CLEVELAND — The Cavaliers have lured away another prominent college coach.
This time, from the women’s game.
Lindsay Gottlieb is leaving California after eight seasons to join John Beilein’s staff in Cleveland and become the seventh female assistant in the NBA.
Gottlieb led the Golden Bears to seven NCAA Tournament appearances and their first trip to the Final Four (2013). While she’s not the first female assistant in the world’s preeminent men’s league, she’s the first to make the jump from head college coach to a pro bench.
The Cavaliers recruited the 41-year-old Gottlieb, who said she was impressed and intrigued by the team’s goals following a recent meeting with Beilein and general manager Koby Altman.
“I knew this was an organization I wanted to be a part of and a team I wanted to dedicate myself to,” said Gottlieb, who went 179-89 at Cal. “While this move provided a unique and special chance to move directly from Cal Berkeley and women’s college basketball to the NBA, it was really about being part of building and growing something special and adding value to a team and organization that is focused on doing things in a way that I believe strongly in.”
“The vision for the Cavs’ future is compelling and I look forward to helping make it a reality. At the same time, on a personal level, I am honored to hopefully impact young girls and women to be empowered to pursue their own visions and to be inspired to turn them into reality as well.”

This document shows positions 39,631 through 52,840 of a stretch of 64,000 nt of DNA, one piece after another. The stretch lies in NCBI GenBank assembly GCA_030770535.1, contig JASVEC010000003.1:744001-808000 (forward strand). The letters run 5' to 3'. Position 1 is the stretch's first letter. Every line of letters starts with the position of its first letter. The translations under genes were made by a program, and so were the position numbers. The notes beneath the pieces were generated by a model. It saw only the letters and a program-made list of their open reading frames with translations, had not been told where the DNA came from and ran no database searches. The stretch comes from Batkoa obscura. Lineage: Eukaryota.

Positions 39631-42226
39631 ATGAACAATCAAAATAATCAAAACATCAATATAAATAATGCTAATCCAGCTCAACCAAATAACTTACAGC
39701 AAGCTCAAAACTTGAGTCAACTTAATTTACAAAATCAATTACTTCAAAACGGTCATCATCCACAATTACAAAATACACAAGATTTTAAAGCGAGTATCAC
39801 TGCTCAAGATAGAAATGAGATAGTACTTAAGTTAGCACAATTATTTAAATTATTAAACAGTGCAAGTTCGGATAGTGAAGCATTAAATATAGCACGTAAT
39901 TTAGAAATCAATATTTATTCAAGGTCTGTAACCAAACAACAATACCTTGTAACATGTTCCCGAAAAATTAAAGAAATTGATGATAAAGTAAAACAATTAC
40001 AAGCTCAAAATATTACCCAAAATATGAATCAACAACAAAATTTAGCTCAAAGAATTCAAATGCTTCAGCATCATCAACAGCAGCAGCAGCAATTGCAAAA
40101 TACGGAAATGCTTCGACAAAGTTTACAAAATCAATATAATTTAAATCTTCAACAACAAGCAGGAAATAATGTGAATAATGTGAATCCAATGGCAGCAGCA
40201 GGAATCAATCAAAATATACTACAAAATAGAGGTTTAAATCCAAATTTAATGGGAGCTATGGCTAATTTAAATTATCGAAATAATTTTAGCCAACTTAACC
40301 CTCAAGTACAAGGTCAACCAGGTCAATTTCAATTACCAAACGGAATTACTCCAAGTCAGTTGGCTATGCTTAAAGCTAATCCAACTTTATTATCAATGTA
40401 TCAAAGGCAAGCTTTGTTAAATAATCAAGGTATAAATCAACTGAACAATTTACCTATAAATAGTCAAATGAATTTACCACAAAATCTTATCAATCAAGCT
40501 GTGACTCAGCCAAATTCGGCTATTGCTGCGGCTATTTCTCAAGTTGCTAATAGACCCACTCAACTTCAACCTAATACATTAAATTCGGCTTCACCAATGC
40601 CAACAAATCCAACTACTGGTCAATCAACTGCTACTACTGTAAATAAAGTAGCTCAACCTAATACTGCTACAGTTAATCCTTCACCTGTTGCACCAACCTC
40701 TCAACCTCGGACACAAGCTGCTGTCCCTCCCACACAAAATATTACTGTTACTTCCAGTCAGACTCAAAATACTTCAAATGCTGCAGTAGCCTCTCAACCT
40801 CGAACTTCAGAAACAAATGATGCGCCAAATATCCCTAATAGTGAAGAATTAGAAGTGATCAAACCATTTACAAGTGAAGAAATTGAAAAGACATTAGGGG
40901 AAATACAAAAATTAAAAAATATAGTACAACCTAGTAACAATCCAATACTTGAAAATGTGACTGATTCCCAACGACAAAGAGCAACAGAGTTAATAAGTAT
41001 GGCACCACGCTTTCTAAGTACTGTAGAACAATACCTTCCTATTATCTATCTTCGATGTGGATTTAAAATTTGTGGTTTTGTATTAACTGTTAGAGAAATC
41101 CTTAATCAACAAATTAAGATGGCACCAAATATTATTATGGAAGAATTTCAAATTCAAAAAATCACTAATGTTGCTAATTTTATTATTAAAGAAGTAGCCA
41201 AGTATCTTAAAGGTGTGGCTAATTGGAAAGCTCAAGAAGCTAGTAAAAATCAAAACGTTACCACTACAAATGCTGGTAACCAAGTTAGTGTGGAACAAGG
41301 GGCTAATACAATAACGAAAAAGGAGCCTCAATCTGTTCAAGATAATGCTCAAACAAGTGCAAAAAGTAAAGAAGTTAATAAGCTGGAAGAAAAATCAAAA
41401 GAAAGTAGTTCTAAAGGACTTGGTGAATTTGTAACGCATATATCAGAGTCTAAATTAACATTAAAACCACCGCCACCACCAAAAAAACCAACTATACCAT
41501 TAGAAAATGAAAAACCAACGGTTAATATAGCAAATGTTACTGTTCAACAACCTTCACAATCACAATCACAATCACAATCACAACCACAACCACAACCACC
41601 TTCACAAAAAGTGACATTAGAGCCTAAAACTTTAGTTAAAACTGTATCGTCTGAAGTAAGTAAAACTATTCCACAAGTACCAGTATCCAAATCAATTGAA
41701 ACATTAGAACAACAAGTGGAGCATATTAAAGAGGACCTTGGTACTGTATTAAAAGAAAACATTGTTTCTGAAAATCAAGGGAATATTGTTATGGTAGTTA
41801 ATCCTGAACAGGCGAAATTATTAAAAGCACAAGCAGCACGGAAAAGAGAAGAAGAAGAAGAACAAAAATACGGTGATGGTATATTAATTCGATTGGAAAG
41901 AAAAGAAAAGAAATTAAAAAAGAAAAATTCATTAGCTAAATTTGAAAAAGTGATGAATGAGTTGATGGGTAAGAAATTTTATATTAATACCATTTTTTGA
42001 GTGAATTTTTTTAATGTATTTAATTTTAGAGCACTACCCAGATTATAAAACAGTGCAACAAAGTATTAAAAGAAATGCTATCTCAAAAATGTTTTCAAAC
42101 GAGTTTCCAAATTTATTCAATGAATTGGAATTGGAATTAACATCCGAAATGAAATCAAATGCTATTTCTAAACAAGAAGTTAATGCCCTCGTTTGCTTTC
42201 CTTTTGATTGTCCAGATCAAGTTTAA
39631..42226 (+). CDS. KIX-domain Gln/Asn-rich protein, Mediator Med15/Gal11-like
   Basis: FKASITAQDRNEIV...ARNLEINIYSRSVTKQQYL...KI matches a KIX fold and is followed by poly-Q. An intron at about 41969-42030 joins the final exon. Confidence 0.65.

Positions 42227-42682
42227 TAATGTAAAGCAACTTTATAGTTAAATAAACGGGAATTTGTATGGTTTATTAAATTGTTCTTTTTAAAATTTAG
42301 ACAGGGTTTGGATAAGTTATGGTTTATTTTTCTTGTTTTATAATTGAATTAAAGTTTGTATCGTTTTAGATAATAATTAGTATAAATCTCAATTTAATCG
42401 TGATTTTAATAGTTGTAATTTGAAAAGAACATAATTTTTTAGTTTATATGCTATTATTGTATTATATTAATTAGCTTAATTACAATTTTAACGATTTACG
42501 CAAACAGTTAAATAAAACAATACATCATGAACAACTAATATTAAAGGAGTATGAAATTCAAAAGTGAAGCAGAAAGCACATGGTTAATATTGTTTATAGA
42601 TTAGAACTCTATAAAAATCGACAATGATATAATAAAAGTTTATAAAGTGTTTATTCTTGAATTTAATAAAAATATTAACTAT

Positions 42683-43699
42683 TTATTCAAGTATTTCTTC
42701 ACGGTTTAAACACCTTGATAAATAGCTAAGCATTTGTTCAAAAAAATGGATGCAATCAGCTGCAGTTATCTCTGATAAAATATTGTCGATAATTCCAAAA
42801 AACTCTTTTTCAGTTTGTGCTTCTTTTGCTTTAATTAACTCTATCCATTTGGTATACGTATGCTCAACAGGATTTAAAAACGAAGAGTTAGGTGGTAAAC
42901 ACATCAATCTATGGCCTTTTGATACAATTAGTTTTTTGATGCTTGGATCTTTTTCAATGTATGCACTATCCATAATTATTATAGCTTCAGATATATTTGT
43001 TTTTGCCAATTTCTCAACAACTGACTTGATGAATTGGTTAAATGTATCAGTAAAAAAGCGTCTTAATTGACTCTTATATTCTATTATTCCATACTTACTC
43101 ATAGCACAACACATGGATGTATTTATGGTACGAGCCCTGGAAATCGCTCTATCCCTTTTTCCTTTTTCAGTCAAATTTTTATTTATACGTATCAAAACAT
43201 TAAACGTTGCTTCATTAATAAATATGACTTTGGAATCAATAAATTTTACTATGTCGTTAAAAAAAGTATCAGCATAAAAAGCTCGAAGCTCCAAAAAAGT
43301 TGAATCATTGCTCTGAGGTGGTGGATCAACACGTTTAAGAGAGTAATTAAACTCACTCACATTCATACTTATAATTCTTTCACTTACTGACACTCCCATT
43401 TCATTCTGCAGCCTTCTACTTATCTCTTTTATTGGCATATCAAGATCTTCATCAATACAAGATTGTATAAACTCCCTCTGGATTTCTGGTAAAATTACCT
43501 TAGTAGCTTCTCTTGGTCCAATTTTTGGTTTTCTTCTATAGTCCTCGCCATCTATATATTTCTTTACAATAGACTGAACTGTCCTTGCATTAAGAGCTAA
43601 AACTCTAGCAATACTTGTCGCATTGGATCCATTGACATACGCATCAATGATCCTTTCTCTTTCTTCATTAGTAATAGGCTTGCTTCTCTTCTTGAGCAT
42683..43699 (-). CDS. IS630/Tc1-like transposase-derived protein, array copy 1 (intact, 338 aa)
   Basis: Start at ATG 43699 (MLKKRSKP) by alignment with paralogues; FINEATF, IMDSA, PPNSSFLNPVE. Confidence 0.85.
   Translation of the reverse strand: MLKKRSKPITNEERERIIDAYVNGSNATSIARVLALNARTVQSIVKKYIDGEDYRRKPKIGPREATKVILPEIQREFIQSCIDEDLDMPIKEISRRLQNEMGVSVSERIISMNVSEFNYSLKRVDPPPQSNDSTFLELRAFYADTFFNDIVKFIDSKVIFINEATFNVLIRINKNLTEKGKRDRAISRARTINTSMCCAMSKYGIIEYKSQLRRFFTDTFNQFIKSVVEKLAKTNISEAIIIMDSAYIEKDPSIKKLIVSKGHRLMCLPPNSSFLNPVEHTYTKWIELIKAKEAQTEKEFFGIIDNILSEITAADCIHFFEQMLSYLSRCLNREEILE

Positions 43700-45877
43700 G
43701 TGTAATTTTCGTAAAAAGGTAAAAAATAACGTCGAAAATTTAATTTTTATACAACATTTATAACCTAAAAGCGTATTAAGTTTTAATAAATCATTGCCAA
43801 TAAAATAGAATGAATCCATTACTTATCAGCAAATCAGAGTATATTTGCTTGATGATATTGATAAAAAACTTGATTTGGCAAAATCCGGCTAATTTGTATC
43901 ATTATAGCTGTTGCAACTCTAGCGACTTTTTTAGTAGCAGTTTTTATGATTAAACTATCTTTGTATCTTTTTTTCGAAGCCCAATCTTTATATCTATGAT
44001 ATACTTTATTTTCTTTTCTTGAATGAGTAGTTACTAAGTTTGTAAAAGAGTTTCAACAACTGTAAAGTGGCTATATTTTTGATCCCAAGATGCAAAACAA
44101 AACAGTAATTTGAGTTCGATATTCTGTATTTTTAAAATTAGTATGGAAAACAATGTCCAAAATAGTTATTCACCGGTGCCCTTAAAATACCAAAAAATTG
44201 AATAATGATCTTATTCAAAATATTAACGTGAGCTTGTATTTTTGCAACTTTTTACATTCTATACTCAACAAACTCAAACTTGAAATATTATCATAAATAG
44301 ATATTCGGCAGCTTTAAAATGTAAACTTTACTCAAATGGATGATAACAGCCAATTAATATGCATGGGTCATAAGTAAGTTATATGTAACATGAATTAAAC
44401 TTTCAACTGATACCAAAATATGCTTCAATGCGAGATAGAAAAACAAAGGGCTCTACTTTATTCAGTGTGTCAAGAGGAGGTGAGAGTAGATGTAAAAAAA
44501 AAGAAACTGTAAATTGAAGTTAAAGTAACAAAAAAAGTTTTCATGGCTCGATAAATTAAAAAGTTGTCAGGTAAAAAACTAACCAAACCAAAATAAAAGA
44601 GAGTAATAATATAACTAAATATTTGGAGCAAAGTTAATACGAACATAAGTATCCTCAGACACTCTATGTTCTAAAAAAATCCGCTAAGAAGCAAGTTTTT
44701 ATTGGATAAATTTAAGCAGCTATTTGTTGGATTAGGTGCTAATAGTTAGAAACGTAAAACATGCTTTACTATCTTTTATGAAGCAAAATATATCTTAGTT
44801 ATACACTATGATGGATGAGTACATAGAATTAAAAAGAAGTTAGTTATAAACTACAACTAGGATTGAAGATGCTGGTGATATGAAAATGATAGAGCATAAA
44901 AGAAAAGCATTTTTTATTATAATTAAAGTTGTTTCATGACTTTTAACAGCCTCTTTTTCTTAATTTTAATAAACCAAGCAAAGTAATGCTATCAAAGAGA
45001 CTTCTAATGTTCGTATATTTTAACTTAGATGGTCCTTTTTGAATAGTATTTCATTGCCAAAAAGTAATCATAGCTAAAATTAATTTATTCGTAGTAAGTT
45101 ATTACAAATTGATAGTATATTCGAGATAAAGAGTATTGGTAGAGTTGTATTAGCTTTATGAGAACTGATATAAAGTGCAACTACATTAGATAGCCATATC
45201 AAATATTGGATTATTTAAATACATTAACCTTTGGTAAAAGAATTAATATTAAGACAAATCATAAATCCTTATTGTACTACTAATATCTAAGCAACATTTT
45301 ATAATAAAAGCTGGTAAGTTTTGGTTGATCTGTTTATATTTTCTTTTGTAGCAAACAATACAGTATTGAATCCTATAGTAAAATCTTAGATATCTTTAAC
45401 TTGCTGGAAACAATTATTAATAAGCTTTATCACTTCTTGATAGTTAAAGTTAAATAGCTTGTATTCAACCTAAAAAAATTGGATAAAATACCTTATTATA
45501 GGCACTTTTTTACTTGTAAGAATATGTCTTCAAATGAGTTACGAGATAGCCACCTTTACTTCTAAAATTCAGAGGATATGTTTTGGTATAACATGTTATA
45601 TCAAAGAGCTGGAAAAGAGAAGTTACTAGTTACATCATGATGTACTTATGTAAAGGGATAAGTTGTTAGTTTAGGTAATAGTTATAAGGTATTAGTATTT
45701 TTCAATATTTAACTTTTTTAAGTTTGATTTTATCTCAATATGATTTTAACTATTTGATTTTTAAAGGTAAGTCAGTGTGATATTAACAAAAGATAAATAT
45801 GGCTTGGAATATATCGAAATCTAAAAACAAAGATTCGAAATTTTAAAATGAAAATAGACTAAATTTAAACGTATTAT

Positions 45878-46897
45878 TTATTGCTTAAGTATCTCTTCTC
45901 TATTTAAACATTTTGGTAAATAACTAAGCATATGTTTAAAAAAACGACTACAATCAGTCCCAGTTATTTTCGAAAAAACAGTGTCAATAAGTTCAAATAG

Altman, who persuaded Beilein to leave Michigan after 12 seasons, is excited about what Gottlieb brings to a young Cavaliers team that endured two coaching changes since October.
“She has an extensive track record of success and growth with her teams and players and has also been a strong culture-driver as a core part of that,” Altman said. “The more we researched and got to know Lindsay, the more we came to understand that she would be an impactful part of where we want to go as a team.”
Beilein added former Memphis coach JB Bickerstaff as an associate head coach shortly after being hired.
“Lindsay truly values and embraces player development and a culture of winning basketball habits,” Beilein said. “Her success at Cal Berkeley speaks for itself and her insight in our meetings, practices and games will hold tremendous value. After sitting with her, it was easy to see how she will connect quickly with our staff and our players, and we all benefit because of that connection.”
Women with on-court roles in the NBA:
Jenny Boucek, Mavericks
Lindsay Gottlieb, Cavaliers
Becky Hammon, Spurs
Karen Stack-Umlauf, Bulls
Kristi Toliver, Wizards
Lindsey Harding, 76ers
Natalie Nakase, Clippers